The old Market Square boasts not only the city hall, where Wilhelm and Jacob had frequently attended plays and comedies, but also one building in particular that showcases seven giant, metal flies upon its façade, emulating the Grimm’s fairy tale The Valiant Little Tailor. As the story goes, the young tailor is about to eat his jam when the seven pesky insects settle on the sweet substance; however, with one blow he kills them all.
When the Brothers Grimm were studying law at the 16th century Philipps University, which at that time only had 170 registered students, the inseparable Brothers lived together in small, modest conditions in the 400-year-old building at Barfüsserstrasse 35. From here, the narrow lanes wind their way to where Marburg’s 13-century Landgrafenschloss (Landgraves’ Castle) crowns the hill.
One section of the Castle’s museum recounts the story about how the Brothers Grimm created the Children’s and Household Tales. Legend has it the two Brothers listened to the local lore by older women for fairy-tale writing inspiration while traveling through the villages of Hesse. The truth of the matter is that Wilhelm and Jacob heard the stories told by aristocratic women over cups of tea and then put pen to paper to adapt those to become the fairy tales known today. Many of these stories have their roots in original Italian and French writings that include pieces by Charles Perrault, noted for his Tales of Mother Goose and that certain beauty who slept for 100 years. By the first edition in 1812, Wilhelm and Jacob had assembled 156 fairy tales and by 1857, after revisions and additional stories, the number increased to 211. Although not all of these made it to publication, those that did have become timeless works in 160 languages.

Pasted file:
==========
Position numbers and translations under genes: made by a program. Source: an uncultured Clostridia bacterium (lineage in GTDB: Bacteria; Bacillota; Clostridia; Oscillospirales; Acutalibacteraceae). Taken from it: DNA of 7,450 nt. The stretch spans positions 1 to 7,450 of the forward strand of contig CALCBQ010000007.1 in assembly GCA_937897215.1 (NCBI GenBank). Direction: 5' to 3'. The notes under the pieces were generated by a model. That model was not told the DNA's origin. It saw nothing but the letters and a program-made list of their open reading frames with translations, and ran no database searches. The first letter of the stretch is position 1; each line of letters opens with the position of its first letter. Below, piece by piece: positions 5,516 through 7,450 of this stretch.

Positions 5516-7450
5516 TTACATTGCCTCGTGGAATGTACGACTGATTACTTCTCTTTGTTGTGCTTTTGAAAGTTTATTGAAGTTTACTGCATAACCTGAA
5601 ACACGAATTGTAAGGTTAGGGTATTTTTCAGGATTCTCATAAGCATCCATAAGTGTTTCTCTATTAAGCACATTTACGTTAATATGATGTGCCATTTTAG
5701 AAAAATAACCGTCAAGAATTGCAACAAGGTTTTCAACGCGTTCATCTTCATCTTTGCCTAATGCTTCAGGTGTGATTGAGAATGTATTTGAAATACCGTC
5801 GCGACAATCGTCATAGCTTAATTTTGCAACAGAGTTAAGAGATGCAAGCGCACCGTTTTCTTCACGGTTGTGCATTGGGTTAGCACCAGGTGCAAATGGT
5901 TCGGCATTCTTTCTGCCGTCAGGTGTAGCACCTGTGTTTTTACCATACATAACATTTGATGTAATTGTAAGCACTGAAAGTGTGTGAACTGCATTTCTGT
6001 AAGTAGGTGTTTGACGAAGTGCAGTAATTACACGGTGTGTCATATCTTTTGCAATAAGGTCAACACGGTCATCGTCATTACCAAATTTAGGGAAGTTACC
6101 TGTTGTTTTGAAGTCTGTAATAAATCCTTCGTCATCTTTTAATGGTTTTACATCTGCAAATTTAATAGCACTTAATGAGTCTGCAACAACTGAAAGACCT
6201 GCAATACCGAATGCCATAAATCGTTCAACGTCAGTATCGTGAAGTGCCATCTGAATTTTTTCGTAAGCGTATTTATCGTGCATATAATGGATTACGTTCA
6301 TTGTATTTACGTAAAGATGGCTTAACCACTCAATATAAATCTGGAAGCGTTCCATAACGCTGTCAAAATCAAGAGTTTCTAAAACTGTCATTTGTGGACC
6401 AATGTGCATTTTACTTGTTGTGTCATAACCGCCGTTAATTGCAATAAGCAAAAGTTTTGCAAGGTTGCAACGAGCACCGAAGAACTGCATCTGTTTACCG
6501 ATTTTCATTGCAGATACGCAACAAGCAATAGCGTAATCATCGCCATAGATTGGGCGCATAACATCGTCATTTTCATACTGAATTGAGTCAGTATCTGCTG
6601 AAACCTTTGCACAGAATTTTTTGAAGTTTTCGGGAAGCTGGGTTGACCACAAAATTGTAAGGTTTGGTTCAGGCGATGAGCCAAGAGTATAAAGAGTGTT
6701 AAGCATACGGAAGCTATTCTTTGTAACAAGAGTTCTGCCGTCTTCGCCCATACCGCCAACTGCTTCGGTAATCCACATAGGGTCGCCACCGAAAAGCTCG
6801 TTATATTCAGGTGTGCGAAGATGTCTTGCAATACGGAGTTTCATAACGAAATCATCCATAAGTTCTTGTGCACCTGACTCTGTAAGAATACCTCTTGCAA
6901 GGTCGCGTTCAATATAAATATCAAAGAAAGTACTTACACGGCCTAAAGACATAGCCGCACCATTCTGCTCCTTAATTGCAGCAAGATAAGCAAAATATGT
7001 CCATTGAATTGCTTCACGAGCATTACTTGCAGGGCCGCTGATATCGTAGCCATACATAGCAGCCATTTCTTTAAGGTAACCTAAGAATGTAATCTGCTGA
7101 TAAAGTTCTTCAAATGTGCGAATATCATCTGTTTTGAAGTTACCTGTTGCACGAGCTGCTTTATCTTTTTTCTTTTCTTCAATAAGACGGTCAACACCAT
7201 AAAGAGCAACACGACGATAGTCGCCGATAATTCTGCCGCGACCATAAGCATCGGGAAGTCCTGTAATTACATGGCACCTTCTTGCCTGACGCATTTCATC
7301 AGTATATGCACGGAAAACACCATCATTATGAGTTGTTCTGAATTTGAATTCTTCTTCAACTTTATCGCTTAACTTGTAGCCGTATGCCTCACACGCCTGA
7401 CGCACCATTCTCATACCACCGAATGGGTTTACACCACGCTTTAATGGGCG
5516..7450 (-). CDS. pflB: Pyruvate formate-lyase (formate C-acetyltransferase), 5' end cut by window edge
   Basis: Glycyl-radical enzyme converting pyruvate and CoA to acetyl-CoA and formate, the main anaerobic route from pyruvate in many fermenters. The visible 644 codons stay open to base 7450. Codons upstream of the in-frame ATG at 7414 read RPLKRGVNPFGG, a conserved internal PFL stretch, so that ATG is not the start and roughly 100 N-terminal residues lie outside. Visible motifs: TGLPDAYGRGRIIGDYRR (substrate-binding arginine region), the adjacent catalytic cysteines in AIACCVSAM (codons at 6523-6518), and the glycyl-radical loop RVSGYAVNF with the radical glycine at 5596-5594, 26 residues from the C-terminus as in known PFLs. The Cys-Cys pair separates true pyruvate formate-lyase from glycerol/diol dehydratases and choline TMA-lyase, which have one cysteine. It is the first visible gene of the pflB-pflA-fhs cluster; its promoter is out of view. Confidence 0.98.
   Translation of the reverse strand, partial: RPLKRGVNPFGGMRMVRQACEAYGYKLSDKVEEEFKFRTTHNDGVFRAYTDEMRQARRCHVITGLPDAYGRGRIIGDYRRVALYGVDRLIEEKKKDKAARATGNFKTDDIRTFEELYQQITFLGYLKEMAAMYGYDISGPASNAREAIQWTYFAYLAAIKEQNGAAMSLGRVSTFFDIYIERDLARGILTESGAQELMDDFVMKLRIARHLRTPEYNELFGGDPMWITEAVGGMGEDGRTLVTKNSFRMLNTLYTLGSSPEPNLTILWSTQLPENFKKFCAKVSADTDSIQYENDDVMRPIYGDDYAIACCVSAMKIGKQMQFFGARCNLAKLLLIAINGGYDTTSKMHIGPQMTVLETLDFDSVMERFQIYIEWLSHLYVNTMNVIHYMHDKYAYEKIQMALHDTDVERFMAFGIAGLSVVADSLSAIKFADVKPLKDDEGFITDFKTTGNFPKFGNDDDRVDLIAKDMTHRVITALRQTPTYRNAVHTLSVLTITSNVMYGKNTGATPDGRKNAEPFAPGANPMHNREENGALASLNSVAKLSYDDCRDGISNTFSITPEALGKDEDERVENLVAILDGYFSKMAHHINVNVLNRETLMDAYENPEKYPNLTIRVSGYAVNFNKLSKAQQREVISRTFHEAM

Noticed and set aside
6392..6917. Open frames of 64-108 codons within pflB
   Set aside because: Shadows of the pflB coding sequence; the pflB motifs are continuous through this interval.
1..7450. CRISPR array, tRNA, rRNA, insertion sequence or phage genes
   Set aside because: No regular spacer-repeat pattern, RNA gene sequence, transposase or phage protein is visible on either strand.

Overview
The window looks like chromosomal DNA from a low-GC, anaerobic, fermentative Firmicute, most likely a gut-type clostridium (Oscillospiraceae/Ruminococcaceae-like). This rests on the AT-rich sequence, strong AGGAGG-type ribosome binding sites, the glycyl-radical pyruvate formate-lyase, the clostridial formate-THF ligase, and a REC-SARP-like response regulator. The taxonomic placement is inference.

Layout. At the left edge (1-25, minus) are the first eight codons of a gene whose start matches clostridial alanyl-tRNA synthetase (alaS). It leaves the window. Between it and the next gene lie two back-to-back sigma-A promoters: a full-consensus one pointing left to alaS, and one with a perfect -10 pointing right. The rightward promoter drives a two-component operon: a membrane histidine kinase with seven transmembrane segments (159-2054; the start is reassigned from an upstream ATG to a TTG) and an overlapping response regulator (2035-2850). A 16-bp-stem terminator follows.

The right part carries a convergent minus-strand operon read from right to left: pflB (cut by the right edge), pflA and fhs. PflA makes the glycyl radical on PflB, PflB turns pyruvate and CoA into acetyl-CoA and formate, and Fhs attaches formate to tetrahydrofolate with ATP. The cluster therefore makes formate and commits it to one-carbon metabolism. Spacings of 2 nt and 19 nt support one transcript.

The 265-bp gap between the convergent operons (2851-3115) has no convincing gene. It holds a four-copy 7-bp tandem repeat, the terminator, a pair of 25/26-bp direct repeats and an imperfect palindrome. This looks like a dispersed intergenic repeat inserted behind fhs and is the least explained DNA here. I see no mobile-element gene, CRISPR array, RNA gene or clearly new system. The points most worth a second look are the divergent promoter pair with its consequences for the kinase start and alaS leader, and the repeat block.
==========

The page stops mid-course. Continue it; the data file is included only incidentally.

Another Road Traveled
The Half-Timbered House Road (Fachwerkhaus Strasse) also navigates through northern Hesse, where hamlets throughout the region present a motley array of one-of-a-kind structures that will enhance the fairy tale ambiance. Many of these architectural treasures appear to have been leaning on each other like best friends for the last few hundred years, exhibiting a character and a story all unto their own.
Step back to the Middle Ages by entering the Jerusalem Gate in the old walled town of Büdingen and stay a night or two at the 12th-century castle. Then, imagine the days of knights in shining armor and fair maidens by taking a detour to Ronneburg Castle’s lofty location. Explore this drafty stone edifice whose highlight is a 96-meter well—toss a bucket-full of water inside and wait for the splash-filled finale; it’s a hit with kids, along with the castle’s afternoon falcon show.
While navigating the Fairytale Road, coupled with quintessential German villages off the beaten path, it won’t take too long to be enveloped by those fables of yore.